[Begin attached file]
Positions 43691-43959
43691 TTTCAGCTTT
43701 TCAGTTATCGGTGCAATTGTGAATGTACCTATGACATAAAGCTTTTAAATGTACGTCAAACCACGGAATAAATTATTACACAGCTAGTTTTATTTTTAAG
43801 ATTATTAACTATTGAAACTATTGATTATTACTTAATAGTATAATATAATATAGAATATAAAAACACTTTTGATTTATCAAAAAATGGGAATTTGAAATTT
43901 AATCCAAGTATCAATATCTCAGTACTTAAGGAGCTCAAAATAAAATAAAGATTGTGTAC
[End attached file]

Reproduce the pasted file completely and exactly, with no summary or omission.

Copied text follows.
Positions 43691-43959
43691 TTTCAGCTTT
43701 TCAGTTATCGGTGCAATTGTGAATGTACCTATGACATAAAGCTTTTAAATGTACGTCAAACCACGGAATAAATTATTACACAGCTAGTTTTATTTTTAAG
43801 ATTATTAACTATTGAAACTATTGATTATTACTTAATAGTATAATATAATATAGAATATAAAAACACTTTTGATTTATCAAAAAATGGGAATTTGAAATTT
43901 AATCCAAGTATCAATATCTCAGTACTTAAGGAGCTCAAAATAAAATAAAGATTGTGTAC